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As answer to my last question it was suggested to use, when possible, std::common_type<X,Y>::type in the declaration of automatic return types instead of my original decltype(). However, doing so I ran into problems (using gcc 4.7.0). Consider the following simple code

template<typename> class A;
template<typename X> class A {
  X a[3];
  template <typename> friend class A;
public:
  A(X a0, X a1, X a2) { a[0]=a0; a[1]=a1; a[2]=a2; }
  X operator[](int i) const { return a[i]; }
  X operator*(A const&y) const          // multiplication 0: dot product with self
  { return a[0]*y[0] + a[1]*y[1] + a[2]*y[2]; }
  template<typename Y>
  auto operator*(A<Y> const&y) const -> // multiplication 1: dot product with A<Y>
#ifdef USE_DECLTYPE
    decltype((*this)[0]*y[0])
#else
    typename std::common_type<X,Y>::type
#endif
  { return a[0]*y[0] + a[1]*y[1] + a[2]*y[2]; }
  template<typename Y>
  auto operator*(Y s) const ->          // multiplication 2: with scalar
#ifdef USE_DECLTYPE
    A<decltype((*this)[0]*s)>
#else
    A<typename std::common_type<X,Y>::type>
#endif
  { return A<decltype((*this)[0]*s)>(s*a[0],s*a[1],s*a[2]); }
};

int main()
{
  A<double> x(1.2,2.0,-0.4), y(0.2,4.4,5.0);
  A<double> z = x*4;
  auto dot = x*y;           // <-- 
  std::cout<<" x*4="<<z[0]<<' '<<z[1]<<' '<<z[2]<<'\n'
           <<" x*y="<<dot<<'\n';
}

when USE_DECLTYPE is #defined, the code compiles and runs fine with gcc 4.7.0. But otherwise, the line indicated in main() calls the multiplaction 2, which seems weird if not wrong. Could this possibly be a consequence/side effect of using std::common_type or is it a bug with gcc?

I always thought that the return type has no bearing on which of a multitude of fitting template functions is chosen...

share|improve this question
    
std::common_type<X, Y> may well make some assumptions about how X ad Y behave, and is defined in C++. decltype on the other hand is a special language feature, and so I feel it would have fewer problems in strange circumstances. I'll have a play with your code and see what happens. – Rook Jun 15 '12 at 17:22
1  
So, having flailed around with GCC4.4 and VS2010 a bit... I've come to the conclusion that I have no idea, but that std::common_type gives significantly nastier compilation errors than decltype when things go wrong. Make of that what you will. – Rook Jun 15 '12 at 18:05
    
@Rook thanks. I'd like to know what the standard says -- any idea anybody? – Walter Jun 15 '12 at 18:35
2  
@Rook, you should probably get a newer version of GCC if you want to use and give advice on C++11 – Jonathan Wakely Jun 15 '12 at 18:38
up vote 8 down vote accepted

The suggestion to use common_type is bogus.

The problem using decltype you had in your other question was simply a GCC bug.

The problem you have in this question when using common_type is because std::common_type<X, Y>::type tells you the type that you would get from the expression:

condition ? std::declval<X>() : std::declval<Y>()

i.e. what type an X and a Y can both be converted to.

In general that has absolutely nothing to do with the result of x * y, if X and Y have an overloaded operator* that returns a completely different type.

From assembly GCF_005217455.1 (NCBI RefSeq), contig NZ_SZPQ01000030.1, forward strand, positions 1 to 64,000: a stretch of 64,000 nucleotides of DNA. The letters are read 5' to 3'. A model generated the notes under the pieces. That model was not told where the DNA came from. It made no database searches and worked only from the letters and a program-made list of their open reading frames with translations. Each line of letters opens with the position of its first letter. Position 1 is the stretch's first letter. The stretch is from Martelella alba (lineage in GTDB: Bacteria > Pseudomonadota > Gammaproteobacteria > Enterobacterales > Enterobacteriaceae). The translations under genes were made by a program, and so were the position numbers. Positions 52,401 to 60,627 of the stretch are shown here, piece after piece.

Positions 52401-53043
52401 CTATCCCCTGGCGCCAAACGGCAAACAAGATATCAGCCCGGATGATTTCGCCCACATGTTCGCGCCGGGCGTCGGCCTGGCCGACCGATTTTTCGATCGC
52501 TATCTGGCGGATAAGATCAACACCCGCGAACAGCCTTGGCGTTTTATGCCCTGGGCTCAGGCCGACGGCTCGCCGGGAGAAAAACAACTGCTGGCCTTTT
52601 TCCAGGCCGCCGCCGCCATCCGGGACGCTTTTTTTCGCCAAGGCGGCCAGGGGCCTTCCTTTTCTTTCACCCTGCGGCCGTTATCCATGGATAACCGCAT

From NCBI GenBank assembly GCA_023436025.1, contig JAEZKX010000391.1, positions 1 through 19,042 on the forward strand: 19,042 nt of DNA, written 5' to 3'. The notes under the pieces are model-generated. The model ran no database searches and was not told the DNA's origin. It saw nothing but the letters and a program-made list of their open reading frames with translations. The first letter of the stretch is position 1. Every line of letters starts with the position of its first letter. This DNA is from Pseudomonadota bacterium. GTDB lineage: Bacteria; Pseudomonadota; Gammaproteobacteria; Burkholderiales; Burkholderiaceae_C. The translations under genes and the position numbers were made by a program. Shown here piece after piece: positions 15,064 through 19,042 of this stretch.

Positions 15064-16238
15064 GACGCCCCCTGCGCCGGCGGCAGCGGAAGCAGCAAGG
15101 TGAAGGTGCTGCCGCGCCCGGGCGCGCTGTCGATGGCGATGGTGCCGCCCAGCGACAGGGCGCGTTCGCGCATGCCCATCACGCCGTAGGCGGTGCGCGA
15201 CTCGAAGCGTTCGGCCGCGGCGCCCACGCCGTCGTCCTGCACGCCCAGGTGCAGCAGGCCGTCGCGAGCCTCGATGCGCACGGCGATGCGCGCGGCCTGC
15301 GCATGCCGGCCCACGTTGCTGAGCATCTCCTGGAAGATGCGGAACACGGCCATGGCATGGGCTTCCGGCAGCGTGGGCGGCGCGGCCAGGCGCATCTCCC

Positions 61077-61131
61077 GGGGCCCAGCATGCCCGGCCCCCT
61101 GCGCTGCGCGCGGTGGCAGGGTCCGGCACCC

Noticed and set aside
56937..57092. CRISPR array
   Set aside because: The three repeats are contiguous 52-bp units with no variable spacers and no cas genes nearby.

In your specific case, you have the expression x*y where both variables are type A<double>. Overload resolution tries to check each overloaded operator* to see if it's valid. As part of overload resolution it instantiates this member function template:

template<typename Y>
    auto operator*(Y s) const ->
    A<typename std::common_type<X,Y>::type>;

With A<double> substituted for the template parameter Y. That tries to instantiate common_type<double, A<double>> which is not valid, because the expression

condition ? std::declval<double>() : std::declval< A<double> >()

is not valid, because you cannot convert A<double> to double or vice versa, or to any other common type.

The error doesn't happen because that overloaded operator* is called, it happens because the template must be instantiated in order to decide which operator should be called, and the act of instantiating it causes the error. The compiler never gets a far as deciding which operator to call, the error stops it before it gets that far.

So, as I said, the suggestion to use common_type is bogus, it prevents SFINAE from disabling the member function templates that don't match the argument types (formally, SFINAE doesn't work here because the substitution error happens outside the "immediate context" of the template, i.e. it happens inside the definition of common_type not in the function signature, where SFINAE applies.)


It's permitted to specialize std::common_type so it knows about types without implicit conversions, so you could specialize it so that common_type<double, A<double>>::type is valid and produces the type double, like so:

namespace std {
  template<typename T>
    struct common_type<T, A<T>> { typedef T type; };
}

Doing so would be a very bad idea! What common_type is supposed to give is the answer to "what type can both these types safely be converted to?". The specialization above subverts it to give the answer to "what is the result of multiplying these types?" which is a completely different question! It would be as foolish as specializing is_integral<std::string> to be true.

If you want the answer to "what is the type of a general expression such as expr ?" then use decltype(expr), that's what it's for!

share|improve this answer
    
ok, std::common_type is not a good idea here. But it shouldn't have any implications for which of the overloaded operator* is chosen, should it? – Walter Jun 15 '12 at 18:43
    
see my edited answer – Jonathan Wakely Jun 15 '12 at 18:53
    
excellent! green tick. – Walter Jun 16 '12 at 7:06

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